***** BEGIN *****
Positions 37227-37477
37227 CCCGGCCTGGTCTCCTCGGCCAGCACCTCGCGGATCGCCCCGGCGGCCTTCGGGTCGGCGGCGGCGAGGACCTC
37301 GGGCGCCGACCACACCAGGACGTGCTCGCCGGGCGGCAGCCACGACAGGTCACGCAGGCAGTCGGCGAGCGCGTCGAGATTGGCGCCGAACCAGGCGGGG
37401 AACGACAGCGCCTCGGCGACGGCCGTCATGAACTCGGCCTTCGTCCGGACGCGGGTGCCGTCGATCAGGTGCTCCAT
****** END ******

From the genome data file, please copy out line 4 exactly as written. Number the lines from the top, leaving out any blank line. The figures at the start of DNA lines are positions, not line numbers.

37401 AACGACAGCGCCTCGGCGACGGCCGTCATGAACTCGGCCTTCGTCCGGACGCGGGTGCCGTCGATCAGGTGCTCCAT